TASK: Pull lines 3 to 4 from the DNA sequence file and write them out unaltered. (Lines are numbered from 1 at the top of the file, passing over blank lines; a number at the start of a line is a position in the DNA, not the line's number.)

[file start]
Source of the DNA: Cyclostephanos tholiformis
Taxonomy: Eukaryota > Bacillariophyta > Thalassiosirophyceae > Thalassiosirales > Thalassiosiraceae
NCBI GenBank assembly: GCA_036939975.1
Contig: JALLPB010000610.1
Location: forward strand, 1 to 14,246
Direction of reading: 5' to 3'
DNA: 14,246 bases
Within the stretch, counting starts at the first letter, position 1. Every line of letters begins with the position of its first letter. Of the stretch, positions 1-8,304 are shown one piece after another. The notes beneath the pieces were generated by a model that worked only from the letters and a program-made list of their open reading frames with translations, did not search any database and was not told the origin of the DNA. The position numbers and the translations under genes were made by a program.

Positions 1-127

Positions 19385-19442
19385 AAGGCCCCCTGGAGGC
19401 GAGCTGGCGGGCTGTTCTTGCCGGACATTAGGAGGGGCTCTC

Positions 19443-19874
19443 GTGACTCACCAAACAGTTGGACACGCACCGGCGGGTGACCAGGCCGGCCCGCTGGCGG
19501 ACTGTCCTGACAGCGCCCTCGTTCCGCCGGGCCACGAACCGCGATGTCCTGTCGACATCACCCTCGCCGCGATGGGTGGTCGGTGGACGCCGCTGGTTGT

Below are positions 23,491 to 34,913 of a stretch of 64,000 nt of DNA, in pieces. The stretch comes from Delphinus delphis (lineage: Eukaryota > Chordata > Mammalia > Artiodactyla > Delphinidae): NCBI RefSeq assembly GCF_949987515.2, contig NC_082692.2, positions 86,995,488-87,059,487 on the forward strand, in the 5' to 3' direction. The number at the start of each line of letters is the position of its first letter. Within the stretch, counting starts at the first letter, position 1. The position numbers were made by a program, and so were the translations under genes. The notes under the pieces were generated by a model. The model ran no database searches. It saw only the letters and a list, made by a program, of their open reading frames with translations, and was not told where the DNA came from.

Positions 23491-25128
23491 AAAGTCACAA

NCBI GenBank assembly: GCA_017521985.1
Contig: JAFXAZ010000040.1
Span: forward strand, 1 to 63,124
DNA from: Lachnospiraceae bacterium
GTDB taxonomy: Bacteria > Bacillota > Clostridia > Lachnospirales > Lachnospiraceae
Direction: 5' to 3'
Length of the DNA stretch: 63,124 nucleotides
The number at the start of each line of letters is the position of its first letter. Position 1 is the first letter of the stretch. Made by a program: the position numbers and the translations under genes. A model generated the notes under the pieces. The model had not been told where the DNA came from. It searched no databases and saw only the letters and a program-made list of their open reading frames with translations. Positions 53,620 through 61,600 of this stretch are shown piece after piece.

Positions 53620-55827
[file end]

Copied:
NCBI GenBank assembly: GCA_036939975.1
Contig: JALLPB010000610.1